It’s the Christmas month, folks! For most of you, it is time to decorate your houses with a Christmas tree, lighting, and all sorts of beautiful ornaments to make it look merry. However, there is another thing you need to be mindful of during the preparations — house fires.
While it is true that most decorative items are manufactured to withstand the challenges of the holiday season — electrical hiccups, cooking incidents, and such — improper usage of these items can spike the chances of house fires. The best way to avoid an accident is by taking the proper safety measures.
Here are a few safety tips that will help you enjoy the holiday season without encountering any unexpected fire accidents.
1) Christmas Tree
A dried-out Christmas tree at home can prove to be a recipe for disaster. According to the NFPA, Christmas trees alone cause an average of 10 house fires each day. Hence, it’s recommended to purchase a real tree and water it every day to keep it fresh. Also, make sure to keep your Christmas tree at least three feet away from any heat sources like a fireplace or radiator. Position your tree in a place away from the doorway so that it doesn’t trip over.
2) Light Decorations
Since you will be taking out lights and bulbs from the storage after a year, there is a chance that mice have gnawed at their wires, or some of the bulbs have cracked due to mishandling. That’s why you should thoroughly check all the lights and decorations before using them. Use only those electrical decorations and extension cords that are specifically manufactured for outdoor use.
Get an expert to inspect and prepare your fireplace before use. Clean the chimney and place a sturdy screen to prevent embers from flying into the room. Don’t forget to exercise caution when using it! Burn only dry firewood and keep combustible materials like gasoline, paper, and paint thinners away from the furnace.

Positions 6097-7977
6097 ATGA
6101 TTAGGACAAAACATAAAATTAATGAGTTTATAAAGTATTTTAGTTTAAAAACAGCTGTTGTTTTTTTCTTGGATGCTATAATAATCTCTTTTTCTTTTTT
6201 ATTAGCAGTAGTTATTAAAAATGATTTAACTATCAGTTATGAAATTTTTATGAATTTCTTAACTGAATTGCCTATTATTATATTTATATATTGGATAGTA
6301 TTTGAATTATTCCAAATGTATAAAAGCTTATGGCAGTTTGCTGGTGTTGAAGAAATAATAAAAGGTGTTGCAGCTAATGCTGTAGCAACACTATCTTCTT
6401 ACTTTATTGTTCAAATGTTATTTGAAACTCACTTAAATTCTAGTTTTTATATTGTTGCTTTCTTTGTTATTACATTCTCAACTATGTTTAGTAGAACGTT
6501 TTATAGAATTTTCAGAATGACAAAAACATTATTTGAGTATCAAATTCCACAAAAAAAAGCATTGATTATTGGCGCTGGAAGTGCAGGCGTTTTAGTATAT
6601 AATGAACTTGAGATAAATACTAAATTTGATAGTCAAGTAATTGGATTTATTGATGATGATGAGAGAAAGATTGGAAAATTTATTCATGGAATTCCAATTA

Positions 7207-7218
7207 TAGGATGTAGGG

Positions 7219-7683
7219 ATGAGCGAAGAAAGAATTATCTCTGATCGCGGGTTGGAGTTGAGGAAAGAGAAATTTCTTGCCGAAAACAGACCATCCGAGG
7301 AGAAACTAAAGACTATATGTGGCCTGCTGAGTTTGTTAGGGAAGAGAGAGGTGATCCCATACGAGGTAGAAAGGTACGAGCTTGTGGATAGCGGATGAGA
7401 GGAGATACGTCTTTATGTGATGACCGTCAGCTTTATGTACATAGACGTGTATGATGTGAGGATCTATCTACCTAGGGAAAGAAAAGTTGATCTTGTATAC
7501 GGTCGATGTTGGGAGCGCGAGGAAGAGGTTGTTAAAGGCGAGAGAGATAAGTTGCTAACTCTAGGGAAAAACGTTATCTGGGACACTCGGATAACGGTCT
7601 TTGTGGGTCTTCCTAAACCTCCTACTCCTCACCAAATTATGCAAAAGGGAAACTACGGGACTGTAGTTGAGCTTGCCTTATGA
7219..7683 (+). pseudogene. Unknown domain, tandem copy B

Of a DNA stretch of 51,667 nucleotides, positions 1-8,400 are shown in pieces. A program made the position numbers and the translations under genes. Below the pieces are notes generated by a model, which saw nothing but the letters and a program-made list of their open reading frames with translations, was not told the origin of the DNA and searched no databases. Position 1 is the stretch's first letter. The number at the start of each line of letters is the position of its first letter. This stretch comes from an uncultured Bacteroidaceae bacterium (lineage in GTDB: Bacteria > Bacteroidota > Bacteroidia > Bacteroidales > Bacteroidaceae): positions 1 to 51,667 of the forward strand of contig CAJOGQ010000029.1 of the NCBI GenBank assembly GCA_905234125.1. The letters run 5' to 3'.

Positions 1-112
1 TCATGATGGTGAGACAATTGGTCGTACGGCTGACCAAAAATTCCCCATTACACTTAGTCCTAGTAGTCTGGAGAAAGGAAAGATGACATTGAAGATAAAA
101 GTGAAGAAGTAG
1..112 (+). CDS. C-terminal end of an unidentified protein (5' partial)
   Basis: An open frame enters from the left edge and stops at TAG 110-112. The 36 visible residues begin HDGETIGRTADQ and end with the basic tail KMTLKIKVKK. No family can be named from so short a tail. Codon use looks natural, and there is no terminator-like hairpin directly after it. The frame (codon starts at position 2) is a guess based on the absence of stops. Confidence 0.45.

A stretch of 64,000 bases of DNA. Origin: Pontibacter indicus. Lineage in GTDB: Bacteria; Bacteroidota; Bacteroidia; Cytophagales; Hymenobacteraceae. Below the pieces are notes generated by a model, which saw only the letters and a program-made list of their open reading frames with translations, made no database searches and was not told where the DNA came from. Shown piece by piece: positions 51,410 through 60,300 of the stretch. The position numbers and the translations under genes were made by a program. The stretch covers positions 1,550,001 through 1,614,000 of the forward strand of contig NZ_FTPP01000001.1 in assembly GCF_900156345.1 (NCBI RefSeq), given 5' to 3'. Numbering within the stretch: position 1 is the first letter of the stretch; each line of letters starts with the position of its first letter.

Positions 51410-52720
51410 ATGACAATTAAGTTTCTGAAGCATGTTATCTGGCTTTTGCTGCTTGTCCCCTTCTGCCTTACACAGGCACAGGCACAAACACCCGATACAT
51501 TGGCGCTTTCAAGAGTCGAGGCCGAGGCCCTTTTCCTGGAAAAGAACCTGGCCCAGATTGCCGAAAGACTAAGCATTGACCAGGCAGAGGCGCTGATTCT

Many homeowners prefer candles for holiday decorations. Any open flame items should be kept on a stable, elevated, heat-resistant surface and away from the proximity of combustible materials or small children and pets. Politely ask your guests to smoke outside and dispose of cigarette butts and ashes properly.
If you are cooking something on the stovetop or in the oven, stay in the kitchen until you are done. As per the NFPA, you should keep pan lids close, so that if a fire starts, you can quickly cover the pan and remove it from the stovetop. Wear appropriate clothes (close-fitting garments with rolled-up sleeves) and keep your little ones, as well as pets, away from the cooking area.
6) Smoke And Carbon Monoxide Alarms
Take extra precautions and install a high-quality smoke and carbon monoxide alarm near the kitchen at home. If you already have them, get the alarms checked and replace them if needed. They will detect the presence of smoke or harmful carbon monoxide gas indoors and help you thwart a house fire.
7) Fire Extinguishers
Keep fire extinguishers in many places around your home, especially in the kitchen and near the door. Also, make sure that every member of your family knows about their location and how to use them. This way, if a fire breaks out, you can immediately take action to control the fire.
Don’t forget to do the extra bit of work and get yourself insured. This way, you can enjoy the security and peace of mind knowing that someone reliable has got your back in case of a fire accident.
At HIS Insurance, we offer a range of home insurance options to you, from extensive policies to basic liability coverages. Contact our experts at 540-535-0200 or 540-434-3111 to discuss more!